- Family and Society
- Attitude Towards Other Nations
Shalom dear Rabbi, from my understanding, according to the Torah a nonjew can only be a Get Toshav if he accepts/adheres to the 7 Noahide laws. My question is what the Halacha would be concerning a nonjewish person who only stays in Eretz Yisrael for a short time (for business/professional interest or for private reasons, sometimes also with an interest to learn from the Jewish people) In practice, Jews living in the land of Israel are doing business with nonjews in Chutz la’Aretz and there may arise a (perceived) need for face-to-face meething, meaning that either the Jewish person would have to go to Chutz la Aretz or the nonjewish person would come to Israel. From what I’ve seen, many people who fly to Israel are nonjewish business travelers. Some Jewish people also have nonjewish friends, and those nonjewish friends also want to visit Israel sometimes. In all cases the durations of the visits are usually less than a year, in many cases even less than a month. In many cases there are no concrete plans for a next meeting in the future (though possible a wish to come again in the future) Specific examples might be -an Israeli scientist who would like to invite a nonjewish colleage from Europe to his laboratory to exchange information,learn from each other professionally or work together on a common research project -an Israeli company that is engaged in business with a company in America and there is a wish to meet in person with a representative from the other company and to invite him to Israel for business meetings. -an Israeli who is friends with a nonjew from Europe and the Israeli would like to invite his nonjewish friend to meet with him, and enable him to enjoy being in the Land of Israel. -a nonjew who would like to come out of his own initiative, with the objective to learn from the Jewish people -a nonjew who would like to come out of his own initiative, with no other objective other than sightseeing, not having any spiritual interest -a nonjew who would be classified as an idol worshipper who would like to come with the idea that this would strengthen his connection to idolatry he practices. In many cases the attitudes and ideas of the nonjewish person who would be coming to visit are not completely known or clear. On the one hand, many nonjews know about ideas of not stealing, and other Noahide laws, but many do not know the entirety of them and they are not sure in how far those would actually apply to them, or they apply them in a wrong way (for example erroneously thinking that while it’s forbidden to steal, taking from the rich by force and giving to the poor would supercede the concept of not stealing) Another point might be the idea of worshipping only Hashem as God (some are atheists, some worship additional ’deities’) Furthermore, it seems that the idea that the reason for observing the 7 Noahide laws should be because they are commandments from Hashem that apply to every single person, rather than observing them because they might be good ideas, does not seem to be widely known. A question would also be (I may be wrong here) if a person can be considered to observe the 7 Laws if he only does so out of common sense, and not in recognition that they are commendments from Hashem. There may be (depending on the individual nonjewish person) also an element of learning about Jews,Judaism,holiness, and Hashem, when nonjewish people come to Israel. (I know of one nonjewish person who likes to come to Israel and one of the major reasons is to be in the presence of righteous people and learn from the Jewish people) Perhaps there is this element in many visits of nonjews to Israel, however there is no certainty about every case, and the understanding of the person may be severely distorted. The main issue that I would be struggeling with is that nonjewish people who would according to the standards of "Ger Toshav" not be allowed to live in the Land of Israel - some of whom are even idolaters - come to the Land of Israel for limited periods of time and "reside" in it (though not permanently) Is there a problem with inviting a nonjewish professional colleage to Israel, or a personal friend who is not Jewish, if there is great doubt that the person in question knows that there is a code of the 7 Noahide laws, or even if there is suspicion that the person would actively violate one or several of those laws while in Israel ? Thank you in advance for throwing light on the matter!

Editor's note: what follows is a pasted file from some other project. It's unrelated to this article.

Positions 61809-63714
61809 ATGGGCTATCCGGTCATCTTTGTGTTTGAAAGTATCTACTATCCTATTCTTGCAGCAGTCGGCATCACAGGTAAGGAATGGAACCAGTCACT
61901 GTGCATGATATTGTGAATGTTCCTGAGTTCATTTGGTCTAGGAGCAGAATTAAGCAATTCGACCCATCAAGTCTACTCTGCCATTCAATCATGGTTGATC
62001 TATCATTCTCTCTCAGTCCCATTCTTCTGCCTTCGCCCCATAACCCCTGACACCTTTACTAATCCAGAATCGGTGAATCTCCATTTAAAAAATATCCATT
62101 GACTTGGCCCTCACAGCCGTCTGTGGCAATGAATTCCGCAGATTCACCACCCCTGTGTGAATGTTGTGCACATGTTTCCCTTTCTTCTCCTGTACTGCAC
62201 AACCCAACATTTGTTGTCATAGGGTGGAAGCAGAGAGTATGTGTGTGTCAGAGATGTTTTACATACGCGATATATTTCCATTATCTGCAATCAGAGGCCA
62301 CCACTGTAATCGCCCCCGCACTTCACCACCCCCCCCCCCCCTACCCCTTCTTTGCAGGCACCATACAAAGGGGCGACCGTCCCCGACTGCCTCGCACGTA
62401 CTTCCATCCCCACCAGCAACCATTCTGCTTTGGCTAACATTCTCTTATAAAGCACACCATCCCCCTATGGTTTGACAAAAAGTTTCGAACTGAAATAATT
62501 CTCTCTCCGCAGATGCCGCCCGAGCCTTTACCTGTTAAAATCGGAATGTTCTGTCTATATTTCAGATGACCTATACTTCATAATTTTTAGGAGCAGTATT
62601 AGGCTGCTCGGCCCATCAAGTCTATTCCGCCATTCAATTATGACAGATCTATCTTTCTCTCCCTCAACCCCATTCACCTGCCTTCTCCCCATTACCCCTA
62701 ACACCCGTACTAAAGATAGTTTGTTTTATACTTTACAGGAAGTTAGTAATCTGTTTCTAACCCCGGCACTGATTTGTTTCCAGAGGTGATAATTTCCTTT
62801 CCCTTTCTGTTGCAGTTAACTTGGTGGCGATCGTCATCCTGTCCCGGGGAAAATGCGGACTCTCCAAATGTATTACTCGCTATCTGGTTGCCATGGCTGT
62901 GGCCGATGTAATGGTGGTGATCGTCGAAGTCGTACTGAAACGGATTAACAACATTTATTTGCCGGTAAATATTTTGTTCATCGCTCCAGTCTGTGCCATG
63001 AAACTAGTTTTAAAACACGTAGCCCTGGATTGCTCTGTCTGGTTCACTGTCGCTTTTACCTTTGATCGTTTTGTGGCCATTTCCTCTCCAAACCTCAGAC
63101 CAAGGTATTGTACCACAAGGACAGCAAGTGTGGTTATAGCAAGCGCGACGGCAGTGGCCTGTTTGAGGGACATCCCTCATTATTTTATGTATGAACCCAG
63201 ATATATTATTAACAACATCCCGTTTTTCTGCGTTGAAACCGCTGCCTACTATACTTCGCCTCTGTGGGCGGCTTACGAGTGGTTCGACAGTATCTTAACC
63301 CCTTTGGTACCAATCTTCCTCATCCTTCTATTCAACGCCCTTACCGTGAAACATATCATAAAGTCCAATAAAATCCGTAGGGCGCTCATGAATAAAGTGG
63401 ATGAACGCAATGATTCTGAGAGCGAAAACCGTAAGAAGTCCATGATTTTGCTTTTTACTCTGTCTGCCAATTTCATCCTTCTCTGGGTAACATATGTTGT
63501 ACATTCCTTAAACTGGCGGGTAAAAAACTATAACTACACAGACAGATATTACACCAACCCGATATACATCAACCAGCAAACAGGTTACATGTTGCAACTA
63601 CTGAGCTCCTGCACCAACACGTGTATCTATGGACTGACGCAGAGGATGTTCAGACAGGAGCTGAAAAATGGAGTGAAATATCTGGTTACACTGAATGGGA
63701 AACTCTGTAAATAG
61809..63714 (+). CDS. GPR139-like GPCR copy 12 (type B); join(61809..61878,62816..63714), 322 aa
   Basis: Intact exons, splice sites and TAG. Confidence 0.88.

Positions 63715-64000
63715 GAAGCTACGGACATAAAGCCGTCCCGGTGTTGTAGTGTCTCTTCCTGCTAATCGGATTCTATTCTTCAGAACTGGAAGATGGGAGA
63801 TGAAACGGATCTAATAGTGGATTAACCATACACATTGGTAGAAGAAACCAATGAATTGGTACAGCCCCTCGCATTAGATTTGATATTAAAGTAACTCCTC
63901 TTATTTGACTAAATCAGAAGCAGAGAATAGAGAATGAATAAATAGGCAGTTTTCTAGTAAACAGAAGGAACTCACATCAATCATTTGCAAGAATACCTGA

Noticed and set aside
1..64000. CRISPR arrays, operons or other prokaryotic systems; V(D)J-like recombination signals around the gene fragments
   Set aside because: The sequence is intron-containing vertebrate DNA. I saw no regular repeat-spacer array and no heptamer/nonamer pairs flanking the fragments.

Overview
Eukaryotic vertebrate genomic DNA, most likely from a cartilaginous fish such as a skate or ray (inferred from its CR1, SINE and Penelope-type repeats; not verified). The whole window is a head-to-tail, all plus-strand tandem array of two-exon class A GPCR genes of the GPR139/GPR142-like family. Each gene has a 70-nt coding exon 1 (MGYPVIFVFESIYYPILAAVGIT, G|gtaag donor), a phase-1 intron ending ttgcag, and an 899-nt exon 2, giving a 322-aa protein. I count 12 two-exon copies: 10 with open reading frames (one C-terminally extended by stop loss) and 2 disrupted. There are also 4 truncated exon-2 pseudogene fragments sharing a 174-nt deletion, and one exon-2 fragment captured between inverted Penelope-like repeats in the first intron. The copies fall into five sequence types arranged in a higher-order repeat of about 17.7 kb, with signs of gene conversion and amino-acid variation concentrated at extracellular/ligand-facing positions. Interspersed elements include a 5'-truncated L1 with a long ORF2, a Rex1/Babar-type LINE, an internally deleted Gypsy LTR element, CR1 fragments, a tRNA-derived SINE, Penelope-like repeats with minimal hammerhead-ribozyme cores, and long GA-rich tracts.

ב"ה The subject has been discussed extensively former Chief Rabbi, Rabbi Yitzchak Herzog zt"l ( תחחומין ב') by Rav Shaul Yisraeli zt"l (עמוד הימיני),and others ( תחחומין ב,ד'). I will give a very brief summary and the conclusions of Rav Yisraeli zt"l, and the current Chief Rabbi of Jerusalem Rav Aryeh Stern shlit"a. The Rambam (רמב"ם הלכות עבודה זרה פרק י הלכה ו) is the most stringent on this subject and states that any idol worshipping person may not even pass through Eretz Yisrael temporarily, unless he has taken upon himself the seven Noahide laws and attains the status of a "Ger Toshav". Furthermore, the Rambam states that the status of a "Ger Toshav" can only be attained when the Yovel is observed, which is not the case in our time. The Ra'avad disagrees with Rambam and states that the prohibition of not dwelling in Eretz Yisrael applied only to the seven nations mentioned in the Torah. However, Rav Yisraeli explains that according to the Rambam the law prohibiting idol worshippers from entering Eretz Yisrael only applies when there is a majority of Jews in Eretz Yisrael, and that is not the case on our time. Rav Stern similarly writes (ניצני ארץ יב) writes similarly. All the best